The No-’Poo Do

By AUDREY SCHULMAN  |  May 25, 2007

Since I’ve gone “no ’poo”, I’ve done my research. The oil in hair, known as sebum, is a protective sheath of esters and fatty acids that give your hair shine and bounce and protect it against damage. According to research conducted at Bristol-Myers Squibb, sebum even has natural antimicrobial properties that help stop scalp infections. Like melanin in your skin, sebum is created as needed. If you spend a day on the beach, your melanin goes into overdrive and your skin gets darker. If you wash your sebum down the drain every morning, your follicles click into sebum-overproduction in order to protect your scalp and hair. When you stop shampooing constantly, they begin to produce less.

In fact, shampoos aren’t designed with your hair in mind. Instead, they’re meant to satisfy your fingers and eyes. Marketers know you don’t believe you’re cleaning unless there’s a thick lather, the kind you get when washing the dishes and scrubbing the floor. But your hair is more delicate than pans, and the chemical that produces lather, sodium lauryl sulfate, is too harsh for hair. Over time, it strips away sebum, leaving hair frizzy and dull. You get split ends and breakage. You begin to look like Ronald McDonald. And so you reach for conditioner.

Conditioners, which began to be sold commercially a few decades after shampoo had created the need, coat your hair with artificial esters and gives it back some shine. Of course, the stuff builds up after a while (along with the natural sebum your poor follicles are still desperately overproducing) and the combination makes your hair lie flat as a wet blanket.

Okay, time to shampoo. Vicious cycle.

Grateful head
Without shampoo for five years now, my hair has never looked better. Shiny, with body and blond highlights, it glows with health. My mom, who has a bloodhound’s sense of smell and absolutely no tact when it comes to dirt, stuck her nose right into my hair and (incorrectly) guessed that I’d washed it yesterday. I even went to the fancy Grettacole Salon in Copley Place for a professional opinion. The stylist there, not knowing about my hair-care regime, decreed my hair shiny, healthy, and clean with lots of body.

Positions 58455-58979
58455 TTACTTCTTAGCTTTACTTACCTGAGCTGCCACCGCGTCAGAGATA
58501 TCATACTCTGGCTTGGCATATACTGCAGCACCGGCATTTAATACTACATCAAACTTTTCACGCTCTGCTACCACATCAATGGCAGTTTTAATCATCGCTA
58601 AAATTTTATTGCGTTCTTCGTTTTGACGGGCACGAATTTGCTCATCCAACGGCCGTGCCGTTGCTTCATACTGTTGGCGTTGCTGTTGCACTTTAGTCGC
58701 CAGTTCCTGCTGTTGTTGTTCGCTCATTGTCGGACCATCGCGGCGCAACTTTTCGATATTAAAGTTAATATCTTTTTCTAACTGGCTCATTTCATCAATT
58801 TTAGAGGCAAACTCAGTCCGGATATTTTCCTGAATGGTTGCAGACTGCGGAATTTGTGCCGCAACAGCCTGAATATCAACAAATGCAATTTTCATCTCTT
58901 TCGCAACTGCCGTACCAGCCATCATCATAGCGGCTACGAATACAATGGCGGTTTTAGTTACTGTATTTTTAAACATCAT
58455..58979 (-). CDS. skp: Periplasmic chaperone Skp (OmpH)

As a bonus, the rest of my health may be better, as well, since commercial shampoos can include a cocktail of chemicals, such as methylisothiazolinone (a known human mutagen), and zinc pyrithione (a nerve and muscle toxin). As Kristan Markey of the Environmental Working Group told me, “Taken orally, zinc pyrithione is very toxic. It’s a broad systemic toxin. Something between a teaspoon and an ounce will kill you.” As for the preservative methylisothiazolinone, he added, it is “already restricted in certain concentrations in countries such as Japan and Canada. It has immune-system toxicity. Still, it’s used in several hundred shampoos and conditioners.”

Who wants these toxins rinsed down the drain into rivers and lakes, much less slathered on one’s scalp? Skin can absorb chemicals, just as the lining of the stomach does. Yet the FDA, through some crazy legal loophole, doesn’t regulate the ingredients in personal-care products.

(Seriously. There are endocrine disrupters galore in nail polish. And I don’t even want to mention hair dyes.)

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